Purdue Agronomy Professor, Ron Turco, recently received State and Federal approval to conduct a three-year study on hemp at Purdue University. His team will research two varieties of the plant to identify its capacity for food and production material. A 50 pound bag of hemp seeds was ordered from Canada to initiate the project with planting to take place on arrival. Over a year ago, Indiana legislators signed into law the commercial growth and research of the versatile industrial hemp plant. However, lack of Federal approval has stalled the growing of the crop for study and research. Turco has reportedly has spent months jumping through hoops in getting the project approved and permitted, even though last year’s Federal Farm Bill re-opened the door for hemp production as a cash crop after nearly a century of prohibition.
Now, States and Universities are allowed to grow hemp for agricultural research – provided that they obtain specific waivers from the DEA. Purdue received their waivers, and should be planting as this article goes to press.
Hemp was one of the first crops harvested by Pilgrims and the first settlers in the country, at George Washington’s request. It became a major crop in the Americas. It is an all-around plant that can be used for thousands of products including paper. It’s seeds have high nutritional value, the fiber can be used instead of wood. It makes strong rope, hemp oil is high in omega vitamins, and the THC level of the plant is so low if you smoked it you would get cancer before getting high, according to Professor Turco.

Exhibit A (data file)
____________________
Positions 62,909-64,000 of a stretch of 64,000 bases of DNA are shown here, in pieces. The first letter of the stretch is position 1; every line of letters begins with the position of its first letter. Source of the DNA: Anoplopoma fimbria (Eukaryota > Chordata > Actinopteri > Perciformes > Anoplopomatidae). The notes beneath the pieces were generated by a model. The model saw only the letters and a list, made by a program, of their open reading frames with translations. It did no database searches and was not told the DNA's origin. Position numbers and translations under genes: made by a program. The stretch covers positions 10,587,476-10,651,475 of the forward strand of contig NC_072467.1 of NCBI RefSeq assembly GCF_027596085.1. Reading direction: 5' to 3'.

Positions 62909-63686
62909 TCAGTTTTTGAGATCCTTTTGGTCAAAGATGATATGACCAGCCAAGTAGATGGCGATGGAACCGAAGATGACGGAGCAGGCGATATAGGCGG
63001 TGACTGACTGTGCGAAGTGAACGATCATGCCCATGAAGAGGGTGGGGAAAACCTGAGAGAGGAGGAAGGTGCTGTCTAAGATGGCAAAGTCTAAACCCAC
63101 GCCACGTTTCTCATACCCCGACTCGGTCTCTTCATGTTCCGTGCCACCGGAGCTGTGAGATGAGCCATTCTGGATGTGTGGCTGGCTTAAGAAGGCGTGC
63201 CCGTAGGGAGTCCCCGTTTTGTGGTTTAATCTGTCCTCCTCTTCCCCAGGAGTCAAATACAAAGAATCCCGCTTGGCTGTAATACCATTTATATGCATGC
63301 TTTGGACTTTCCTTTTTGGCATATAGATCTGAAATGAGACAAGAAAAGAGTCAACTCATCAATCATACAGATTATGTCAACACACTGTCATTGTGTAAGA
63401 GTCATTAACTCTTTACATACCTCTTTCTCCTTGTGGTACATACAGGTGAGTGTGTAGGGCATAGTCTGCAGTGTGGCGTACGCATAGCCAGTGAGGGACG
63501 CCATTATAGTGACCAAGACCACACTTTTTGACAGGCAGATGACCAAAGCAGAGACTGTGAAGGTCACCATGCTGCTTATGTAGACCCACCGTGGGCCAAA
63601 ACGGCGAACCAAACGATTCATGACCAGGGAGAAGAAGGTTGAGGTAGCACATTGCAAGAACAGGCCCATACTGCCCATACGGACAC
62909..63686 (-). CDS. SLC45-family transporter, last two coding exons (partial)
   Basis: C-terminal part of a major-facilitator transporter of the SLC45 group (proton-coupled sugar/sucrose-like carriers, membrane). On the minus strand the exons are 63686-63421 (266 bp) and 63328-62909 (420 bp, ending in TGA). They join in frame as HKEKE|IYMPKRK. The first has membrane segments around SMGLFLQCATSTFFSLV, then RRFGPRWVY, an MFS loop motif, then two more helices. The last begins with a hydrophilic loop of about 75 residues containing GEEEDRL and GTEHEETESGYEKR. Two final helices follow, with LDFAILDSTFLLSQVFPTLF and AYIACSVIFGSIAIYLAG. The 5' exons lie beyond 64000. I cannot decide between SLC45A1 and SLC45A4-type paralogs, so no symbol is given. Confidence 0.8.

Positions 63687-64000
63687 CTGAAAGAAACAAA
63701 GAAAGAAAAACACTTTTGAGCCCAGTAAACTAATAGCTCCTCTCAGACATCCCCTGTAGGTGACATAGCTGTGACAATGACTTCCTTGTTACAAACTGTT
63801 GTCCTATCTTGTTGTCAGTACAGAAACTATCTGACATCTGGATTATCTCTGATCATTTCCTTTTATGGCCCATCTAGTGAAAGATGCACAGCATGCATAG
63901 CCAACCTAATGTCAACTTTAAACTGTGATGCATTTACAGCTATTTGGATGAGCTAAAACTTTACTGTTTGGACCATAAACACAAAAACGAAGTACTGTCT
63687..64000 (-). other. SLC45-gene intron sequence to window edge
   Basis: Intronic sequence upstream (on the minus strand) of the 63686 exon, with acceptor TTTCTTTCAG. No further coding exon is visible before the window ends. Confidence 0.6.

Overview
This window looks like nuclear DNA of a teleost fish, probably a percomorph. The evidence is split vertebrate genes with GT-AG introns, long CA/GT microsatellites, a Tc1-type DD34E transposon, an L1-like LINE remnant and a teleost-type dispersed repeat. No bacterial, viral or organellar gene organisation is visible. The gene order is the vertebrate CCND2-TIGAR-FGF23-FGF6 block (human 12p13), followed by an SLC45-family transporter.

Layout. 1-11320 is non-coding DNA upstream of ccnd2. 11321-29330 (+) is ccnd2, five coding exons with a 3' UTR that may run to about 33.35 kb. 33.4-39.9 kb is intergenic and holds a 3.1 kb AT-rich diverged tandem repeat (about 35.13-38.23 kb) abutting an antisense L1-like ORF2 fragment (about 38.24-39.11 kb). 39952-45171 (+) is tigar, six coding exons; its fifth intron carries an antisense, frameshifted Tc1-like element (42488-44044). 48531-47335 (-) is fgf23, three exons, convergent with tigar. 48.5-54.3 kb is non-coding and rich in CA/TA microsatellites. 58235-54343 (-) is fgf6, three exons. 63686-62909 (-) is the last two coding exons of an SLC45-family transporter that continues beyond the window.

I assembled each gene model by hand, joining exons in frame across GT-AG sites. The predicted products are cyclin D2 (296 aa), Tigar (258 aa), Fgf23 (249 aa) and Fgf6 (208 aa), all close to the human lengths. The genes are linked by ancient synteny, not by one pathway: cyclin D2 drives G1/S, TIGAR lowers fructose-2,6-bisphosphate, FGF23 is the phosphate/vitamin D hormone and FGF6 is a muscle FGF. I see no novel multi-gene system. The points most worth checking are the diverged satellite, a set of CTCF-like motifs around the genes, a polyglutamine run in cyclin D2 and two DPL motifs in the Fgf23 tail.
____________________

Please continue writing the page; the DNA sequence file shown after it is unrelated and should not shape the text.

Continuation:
Most research shows that re-legalization of the crop would be a monetary boom to the country, especially farmers. Thousands of trees would be saved, it could provide food and medicine, as well as clothing, wood and even concrete replacement, the list goes on and on.
The drawback seems to be people’s correlation of hemp with it’s cousin marijuana, and worried legislators haven’t yet realized positives far outweigh the false negative since smoking hemp doesn’t get you high. It’s a wonder it is still illegal to grow in this country, so we have to import from Canada, or Europe. There are signs the country, especially the Federal government, is slowly warming and waking up to the positives, at least in some states. Others are surely to follow.